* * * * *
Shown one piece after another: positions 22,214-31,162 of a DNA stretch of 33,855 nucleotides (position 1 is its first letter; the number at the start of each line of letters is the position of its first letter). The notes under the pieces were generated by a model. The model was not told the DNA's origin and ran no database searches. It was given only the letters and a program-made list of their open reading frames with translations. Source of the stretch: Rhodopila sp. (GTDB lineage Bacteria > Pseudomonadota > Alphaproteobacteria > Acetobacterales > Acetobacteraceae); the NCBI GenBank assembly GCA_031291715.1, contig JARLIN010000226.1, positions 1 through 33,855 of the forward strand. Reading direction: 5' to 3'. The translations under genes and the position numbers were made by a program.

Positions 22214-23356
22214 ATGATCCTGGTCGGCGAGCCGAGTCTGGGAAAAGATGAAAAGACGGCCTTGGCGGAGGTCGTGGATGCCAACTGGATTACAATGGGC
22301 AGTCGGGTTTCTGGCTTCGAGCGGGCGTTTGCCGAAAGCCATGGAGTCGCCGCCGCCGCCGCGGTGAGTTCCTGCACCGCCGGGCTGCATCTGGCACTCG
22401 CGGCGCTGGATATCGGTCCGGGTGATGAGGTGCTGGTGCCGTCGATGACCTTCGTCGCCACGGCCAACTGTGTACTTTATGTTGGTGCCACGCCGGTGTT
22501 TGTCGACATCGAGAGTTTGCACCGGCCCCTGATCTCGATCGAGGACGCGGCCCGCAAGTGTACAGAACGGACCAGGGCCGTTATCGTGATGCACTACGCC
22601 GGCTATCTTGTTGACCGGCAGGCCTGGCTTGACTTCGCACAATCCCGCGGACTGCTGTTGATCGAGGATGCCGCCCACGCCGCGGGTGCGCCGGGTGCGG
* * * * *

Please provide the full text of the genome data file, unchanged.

Shown one piece after another: positions 22,214-31,162 of a DNA stretch of 33,855 nucleotides (position 1 is its first letter; the number at the start of each line of letters is the position of its first letter). The notes under the pieces were generated by a model. The model was not told the DNA's origin and ran no database searches. It was given only the letters and a program-made list of their open reading frames with translations. Source of the stretch: Rhodopila sp. (GTDB lineage Bacteria > Pseudomonadota > Alphaproteobacteria > Acetobacterales > Acetobacteraceae); the NCBI GenBank assembly GCA_031291715.1, contig JARLIN010000226.1, positions 1 through 33,855 of the forward strand. Reading direction: 5' to 3'. The translations under genes and the position numbers were made by a program.

Positions 22214-23356
22214 ATGATCCTGGTCGGCGAGCCGAGTCTGGGAAAAGATGAAAAGACGGCCTTGGCGGAGGTCGTGGATGCCAACTGGATTACAATGGGC
22301 AGTCGGGTTTCTGGCTTCGAGCGGGCGTTTGCCGAAAGCCATGGAGTCGCCGCCGCCGCCGCGGTGAGTTCCTGCACCGCCGGGCTGCATCTGGCACTCG
22401 CGGCGCTGGATATCGGTCCGGGTGATGAGGTGCTGGTGCCGTCGATGACCTTCGTCGCCACGGCCAACTGTGTACTTTATGTTGGTGCCACGCCGGTGTT
22501 TGTCGACATCGAGAGTTTGCACCGGCCCCTGATCTCGATCGAGGACGCGGCCCGCAAGTGTACAGAACGGACCAGGGCCGTTATCGTGATGCACTACGCC
22601 GGCTATCTTGTTGACCGGCAGGCCTGGCTTGACTTCGCACAATCCCGCGGACTGCTGTTGATCGAGGATGCCGCCCACGCCGCGGGTGCGCCGGGTGCGG